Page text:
SAN ANGELO, Texas – The Texas A&M University System Research and Extension Center here has set its first annual natural resources field day for April 29.

Registration starts at 8:15 a.m. The program begins at 9 a.m. at the center located on U.S. Highway 87, just north of San Angelo. Five Texas Department of Agriculture continuing education units will be available to each participant.

The field day dubbed “Behind the Dozer - A Comprehensive Investigation of Follow-up Brush Control Options,” will focus on strategies and techniques landowners can use to properly maintain the thousands of acres cleared under recent state watershed programs.

“Based on the feasibility studies used to justify the North Concho project, initial brush control will not improve our water supply unless follow-up brush control is conducted and initial levels of control maintained for at least 10 years,” said John Walker, the Center’s resident director of research.

“If they are maintained, the immense brush control projects underway across this region should have a marked effect on our water supply for years to come,” he said.

“The purpose of this field day is to bring landowners up-to-date on the status of these major projects and to offer options now available to help them keep their land clean. Of course, economics is a major factor that must be considered anytime the question of brush control comes up and we will be addressing that too.”

Following Walker’s opening remarks, Johnny Oswald, with the Texas State Soil and Water Board at San Angelo, will offer an overview of the current brush control projects. He will also speak on future funding options.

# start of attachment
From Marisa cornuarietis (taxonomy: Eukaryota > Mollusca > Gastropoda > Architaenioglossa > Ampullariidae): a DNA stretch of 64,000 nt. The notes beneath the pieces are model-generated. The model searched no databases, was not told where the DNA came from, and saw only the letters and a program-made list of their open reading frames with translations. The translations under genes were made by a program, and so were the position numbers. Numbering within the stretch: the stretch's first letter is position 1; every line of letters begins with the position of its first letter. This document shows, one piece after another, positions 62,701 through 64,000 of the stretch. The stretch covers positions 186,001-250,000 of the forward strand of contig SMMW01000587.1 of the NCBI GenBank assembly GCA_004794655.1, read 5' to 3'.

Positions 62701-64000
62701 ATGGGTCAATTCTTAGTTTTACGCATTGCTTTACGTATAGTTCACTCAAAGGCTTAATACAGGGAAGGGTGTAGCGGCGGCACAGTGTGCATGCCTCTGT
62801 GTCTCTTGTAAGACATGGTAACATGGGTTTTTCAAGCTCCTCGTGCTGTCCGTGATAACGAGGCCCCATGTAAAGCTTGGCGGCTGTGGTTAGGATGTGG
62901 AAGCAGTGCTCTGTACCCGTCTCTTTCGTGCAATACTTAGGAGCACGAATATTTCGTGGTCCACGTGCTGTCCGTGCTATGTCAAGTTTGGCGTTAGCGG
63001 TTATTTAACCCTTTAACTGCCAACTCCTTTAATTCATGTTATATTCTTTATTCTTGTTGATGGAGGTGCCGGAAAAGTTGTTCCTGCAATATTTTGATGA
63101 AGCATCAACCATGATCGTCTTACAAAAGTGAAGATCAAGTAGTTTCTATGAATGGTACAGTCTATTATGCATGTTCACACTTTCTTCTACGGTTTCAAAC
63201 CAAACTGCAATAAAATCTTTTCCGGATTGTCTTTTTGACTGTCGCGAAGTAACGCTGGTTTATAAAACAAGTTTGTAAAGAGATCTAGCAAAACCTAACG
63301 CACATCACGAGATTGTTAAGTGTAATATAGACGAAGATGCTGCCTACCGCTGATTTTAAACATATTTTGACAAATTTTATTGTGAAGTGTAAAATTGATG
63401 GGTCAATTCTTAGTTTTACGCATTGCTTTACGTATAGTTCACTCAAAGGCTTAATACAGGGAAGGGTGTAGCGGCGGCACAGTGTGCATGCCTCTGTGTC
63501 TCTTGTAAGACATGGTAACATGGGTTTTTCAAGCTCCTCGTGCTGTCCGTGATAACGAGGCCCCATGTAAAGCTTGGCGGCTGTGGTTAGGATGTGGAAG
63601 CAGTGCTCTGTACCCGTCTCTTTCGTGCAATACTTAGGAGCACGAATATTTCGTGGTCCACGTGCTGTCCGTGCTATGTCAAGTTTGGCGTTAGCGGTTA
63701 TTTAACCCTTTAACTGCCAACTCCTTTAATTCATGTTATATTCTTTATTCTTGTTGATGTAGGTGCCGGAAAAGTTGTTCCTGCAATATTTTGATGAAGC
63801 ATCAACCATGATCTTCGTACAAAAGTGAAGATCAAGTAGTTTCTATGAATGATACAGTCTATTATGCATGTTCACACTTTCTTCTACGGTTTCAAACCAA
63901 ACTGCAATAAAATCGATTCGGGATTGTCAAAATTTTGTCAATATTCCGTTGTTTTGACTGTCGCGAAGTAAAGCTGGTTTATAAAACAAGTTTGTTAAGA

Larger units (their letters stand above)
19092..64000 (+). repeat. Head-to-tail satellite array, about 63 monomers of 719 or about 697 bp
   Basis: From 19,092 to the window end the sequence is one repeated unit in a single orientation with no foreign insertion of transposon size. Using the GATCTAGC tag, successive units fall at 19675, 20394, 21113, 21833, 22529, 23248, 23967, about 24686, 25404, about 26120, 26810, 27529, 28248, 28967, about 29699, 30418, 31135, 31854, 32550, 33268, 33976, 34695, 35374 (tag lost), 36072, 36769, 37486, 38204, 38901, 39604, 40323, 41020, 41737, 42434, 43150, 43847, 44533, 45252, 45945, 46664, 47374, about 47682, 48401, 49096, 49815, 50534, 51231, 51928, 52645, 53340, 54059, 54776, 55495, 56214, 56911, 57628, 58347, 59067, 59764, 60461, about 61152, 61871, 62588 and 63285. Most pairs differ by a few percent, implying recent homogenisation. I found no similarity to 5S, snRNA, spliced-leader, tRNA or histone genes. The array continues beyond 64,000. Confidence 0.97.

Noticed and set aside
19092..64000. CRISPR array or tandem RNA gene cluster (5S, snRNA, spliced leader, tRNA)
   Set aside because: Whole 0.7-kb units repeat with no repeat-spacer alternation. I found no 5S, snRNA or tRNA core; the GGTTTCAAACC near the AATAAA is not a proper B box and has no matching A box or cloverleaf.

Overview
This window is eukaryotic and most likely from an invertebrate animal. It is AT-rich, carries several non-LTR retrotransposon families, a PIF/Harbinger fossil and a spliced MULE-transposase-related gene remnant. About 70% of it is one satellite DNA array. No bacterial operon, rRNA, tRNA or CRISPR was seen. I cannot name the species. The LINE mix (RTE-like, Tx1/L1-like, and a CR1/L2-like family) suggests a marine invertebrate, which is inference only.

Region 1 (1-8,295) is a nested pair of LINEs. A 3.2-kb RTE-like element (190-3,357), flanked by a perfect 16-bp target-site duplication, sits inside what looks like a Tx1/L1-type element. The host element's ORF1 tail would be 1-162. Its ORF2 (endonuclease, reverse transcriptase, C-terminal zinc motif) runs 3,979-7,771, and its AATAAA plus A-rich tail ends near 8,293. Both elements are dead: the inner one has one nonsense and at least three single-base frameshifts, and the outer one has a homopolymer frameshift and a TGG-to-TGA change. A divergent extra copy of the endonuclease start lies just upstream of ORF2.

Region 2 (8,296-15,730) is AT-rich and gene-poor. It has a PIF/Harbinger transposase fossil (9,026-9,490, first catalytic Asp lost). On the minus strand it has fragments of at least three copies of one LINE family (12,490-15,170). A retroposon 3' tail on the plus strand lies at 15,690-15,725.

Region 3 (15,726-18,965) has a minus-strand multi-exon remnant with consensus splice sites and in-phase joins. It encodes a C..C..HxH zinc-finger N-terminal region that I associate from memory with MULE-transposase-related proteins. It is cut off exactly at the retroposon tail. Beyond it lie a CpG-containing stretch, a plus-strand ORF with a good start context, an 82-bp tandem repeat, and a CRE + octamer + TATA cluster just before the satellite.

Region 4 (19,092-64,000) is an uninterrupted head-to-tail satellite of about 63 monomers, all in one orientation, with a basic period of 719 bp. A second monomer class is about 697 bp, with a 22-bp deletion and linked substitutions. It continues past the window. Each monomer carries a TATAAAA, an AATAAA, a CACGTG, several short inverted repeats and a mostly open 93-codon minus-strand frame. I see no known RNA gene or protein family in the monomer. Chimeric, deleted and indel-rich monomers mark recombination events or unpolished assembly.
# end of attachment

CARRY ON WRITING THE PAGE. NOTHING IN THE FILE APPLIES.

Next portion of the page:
Walker will complete the early morning session with “What Worked and What Didn’t”. The talk deals with a study comparing the effectiveness of various brush control methods used in this area.

After a 30-minute break at 10 a.m., Wayne Hamilton and Richard Conners with Texas A&M University’s department of rangeland ecology and management, will address the cost-effectiveness of maintenance brush control.

Allan McGinty, Texas Cooperative Extension range specialist in San Angelo, will speak on “Planning a Long-Term Brush Control Program.”

The morning will conclude with a panel discussion featuring Oswald, Walker, Hamilton, Conners and McGinty.

State Rep. Scott Campbell of San Angelo will be the featured speaker at the luncheon.

The afternoon session starts at 1 p.m. Speakers and their topics include: “If You Are Going To Do It, Do It Right”, Darrell Ueckert, range researcher, San Angelo; “What About Wildlife?”, Dale Rollins, Extension wildlife specialist, San Angelo and “Fire and Herbivory - Why They Are Important?”, Charles “Butch” Taylor, research scientist, Sonora Experiment Station.

Following a 30-minute break at 2:30 p.m., the afternoon session resumes with Jason Johnson, San Angelo-based Extension economist presenting “Where’s The Money?” a look at funding brush control programs.

The field day concludes with a rancher panel. The scheduled panelists include: Lee Clark, Menard rancher; Dr. Charles Livingston, Tom Green/Irion County rancher; Alan Curry, Tom Green/Sterling County Rancher and Gary Foster, Sterling County rancher.

Adjournment is set for 5 p.m.

Individual pre-registration by April 15 is $25. After April 15, registration is $40. Student registration is $10. Registration fees include meal and printed materials.

For more information call the center at (325) 653-4576.

Steve Byrns is a writer for Texas A&M University.

e-mail: s-byrns@tamu.edu